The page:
1918
The Mesopotamia Campaign

 

In 1918, the British and Indian force advanced up the Euphrates, occupying a series of positions between 9 February and 10 March 1918. The Action of Khan Baghdadi was fought on 26 March, which led to the capture of a large number of Ottoman troops, along with artillery, machine guns and equipment. The remnants were pursued for 73 miles in the direction of Aleppo, and the Ottoman Euphrates force was effectively destroyed. Between 24 April and 11 May, Ottoman troops were driven out of southern Kurdistan.

A Lance Naik kneeling in a trench during the Battle of Sharqat (©IWM Q 24746)

A Lance Naik kneeling in a trench during the Battle of Sharqat (©IWM Q 24746)

On 30 October 1918, at Sharqat, Ottoman commanders surrendered their entire force of over 8,000 troops. Shortly afterwards, the Armistice with Turkey was signed, bringing the protracted campaign in Mesopotamia to an end.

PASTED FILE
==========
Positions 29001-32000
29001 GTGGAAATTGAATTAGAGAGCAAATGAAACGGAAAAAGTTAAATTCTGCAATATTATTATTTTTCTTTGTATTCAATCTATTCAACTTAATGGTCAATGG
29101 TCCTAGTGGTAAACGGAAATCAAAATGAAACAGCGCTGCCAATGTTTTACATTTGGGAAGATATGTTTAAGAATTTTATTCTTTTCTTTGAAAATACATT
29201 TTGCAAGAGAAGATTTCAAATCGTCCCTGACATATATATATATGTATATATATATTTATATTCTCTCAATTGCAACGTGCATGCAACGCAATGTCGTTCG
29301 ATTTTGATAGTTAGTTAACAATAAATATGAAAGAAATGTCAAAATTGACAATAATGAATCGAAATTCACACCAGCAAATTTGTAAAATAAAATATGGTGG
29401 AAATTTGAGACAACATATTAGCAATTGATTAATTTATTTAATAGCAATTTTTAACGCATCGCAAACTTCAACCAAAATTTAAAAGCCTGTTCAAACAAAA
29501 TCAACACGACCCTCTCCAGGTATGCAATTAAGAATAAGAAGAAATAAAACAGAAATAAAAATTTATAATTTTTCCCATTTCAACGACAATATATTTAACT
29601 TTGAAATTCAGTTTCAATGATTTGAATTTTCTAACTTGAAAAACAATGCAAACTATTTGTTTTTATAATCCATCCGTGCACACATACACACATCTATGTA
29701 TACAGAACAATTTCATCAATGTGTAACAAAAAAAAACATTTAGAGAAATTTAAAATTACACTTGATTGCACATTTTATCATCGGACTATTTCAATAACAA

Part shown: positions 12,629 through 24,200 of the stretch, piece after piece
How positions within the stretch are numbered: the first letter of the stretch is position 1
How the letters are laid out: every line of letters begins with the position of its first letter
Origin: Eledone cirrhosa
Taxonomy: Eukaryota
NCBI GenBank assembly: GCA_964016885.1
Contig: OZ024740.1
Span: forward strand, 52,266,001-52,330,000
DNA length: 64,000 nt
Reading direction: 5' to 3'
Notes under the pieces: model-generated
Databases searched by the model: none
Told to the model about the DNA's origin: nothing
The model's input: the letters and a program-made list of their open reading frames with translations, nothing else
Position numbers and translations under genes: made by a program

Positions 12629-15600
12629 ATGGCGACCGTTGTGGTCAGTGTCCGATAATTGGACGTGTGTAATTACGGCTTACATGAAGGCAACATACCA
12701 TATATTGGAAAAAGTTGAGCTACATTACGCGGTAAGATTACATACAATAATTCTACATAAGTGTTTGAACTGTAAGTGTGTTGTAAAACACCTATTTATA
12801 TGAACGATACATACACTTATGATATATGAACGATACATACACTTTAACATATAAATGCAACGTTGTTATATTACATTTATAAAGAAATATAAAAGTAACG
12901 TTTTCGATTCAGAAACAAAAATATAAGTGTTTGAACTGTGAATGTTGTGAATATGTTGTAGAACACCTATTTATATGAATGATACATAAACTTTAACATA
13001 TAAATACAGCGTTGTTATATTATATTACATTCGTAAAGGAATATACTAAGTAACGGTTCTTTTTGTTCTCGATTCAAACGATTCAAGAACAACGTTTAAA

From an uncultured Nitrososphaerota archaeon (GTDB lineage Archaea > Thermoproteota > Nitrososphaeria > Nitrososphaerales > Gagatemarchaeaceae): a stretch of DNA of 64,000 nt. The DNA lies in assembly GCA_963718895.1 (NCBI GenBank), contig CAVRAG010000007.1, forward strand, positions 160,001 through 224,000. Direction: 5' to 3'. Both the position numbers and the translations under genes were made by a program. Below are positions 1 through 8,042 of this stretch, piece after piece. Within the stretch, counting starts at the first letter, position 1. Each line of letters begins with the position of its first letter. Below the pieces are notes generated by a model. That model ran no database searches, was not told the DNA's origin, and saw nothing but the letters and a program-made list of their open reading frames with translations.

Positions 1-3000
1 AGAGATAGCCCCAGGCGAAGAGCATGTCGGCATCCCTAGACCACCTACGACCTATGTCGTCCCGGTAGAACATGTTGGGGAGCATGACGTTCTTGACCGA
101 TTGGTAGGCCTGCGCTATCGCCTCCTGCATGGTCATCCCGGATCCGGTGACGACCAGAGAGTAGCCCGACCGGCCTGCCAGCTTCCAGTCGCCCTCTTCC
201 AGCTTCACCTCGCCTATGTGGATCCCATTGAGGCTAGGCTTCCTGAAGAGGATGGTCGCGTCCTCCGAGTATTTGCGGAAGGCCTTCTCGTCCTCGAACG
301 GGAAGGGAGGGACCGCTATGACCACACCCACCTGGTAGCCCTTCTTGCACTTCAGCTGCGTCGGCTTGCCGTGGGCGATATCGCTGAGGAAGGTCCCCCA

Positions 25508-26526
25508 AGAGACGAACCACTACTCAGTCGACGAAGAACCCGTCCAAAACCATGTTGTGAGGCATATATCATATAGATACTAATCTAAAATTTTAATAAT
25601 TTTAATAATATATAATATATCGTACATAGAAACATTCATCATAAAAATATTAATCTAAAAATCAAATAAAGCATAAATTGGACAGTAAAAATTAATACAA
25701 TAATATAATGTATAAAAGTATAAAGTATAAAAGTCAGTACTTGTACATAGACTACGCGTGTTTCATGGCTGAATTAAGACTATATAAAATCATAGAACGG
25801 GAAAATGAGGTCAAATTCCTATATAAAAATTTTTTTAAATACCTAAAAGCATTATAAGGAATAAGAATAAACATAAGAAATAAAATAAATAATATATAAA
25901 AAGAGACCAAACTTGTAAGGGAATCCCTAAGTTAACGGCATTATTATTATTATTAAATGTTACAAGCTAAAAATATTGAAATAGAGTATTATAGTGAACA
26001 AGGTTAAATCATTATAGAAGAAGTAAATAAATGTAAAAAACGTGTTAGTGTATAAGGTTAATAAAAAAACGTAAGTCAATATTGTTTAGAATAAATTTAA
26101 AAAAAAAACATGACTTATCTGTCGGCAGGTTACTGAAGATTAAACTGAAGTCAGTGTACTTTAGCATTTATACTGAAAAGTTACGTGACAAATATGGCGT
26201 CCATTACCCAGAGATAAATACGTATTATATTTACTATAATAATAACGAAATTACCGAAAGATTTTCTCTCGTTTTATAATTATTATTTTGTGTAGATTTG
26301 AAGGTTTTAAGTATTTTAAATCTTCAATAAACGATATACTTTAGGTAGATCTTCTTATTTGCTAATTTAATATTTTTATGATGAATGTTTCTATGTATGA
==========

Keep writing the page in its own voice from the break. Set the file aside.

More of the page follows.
In the four years that it served in Mesopotamia, IEF ‘D’ had grown to over 400,000 men. In the intense fighting against a determined enemy it had suffered over 100,000 casualties of which over 30,000 were fatal.

Austin Chamberlain, the Secretary of State for India declared, after the capture of Baghdad, that “Indian blood had won Mesopotamia for Britain.”


Commemorated on the Basra Memorial

5,966 Indian army casualties recorded on the Basra Memorial for 1918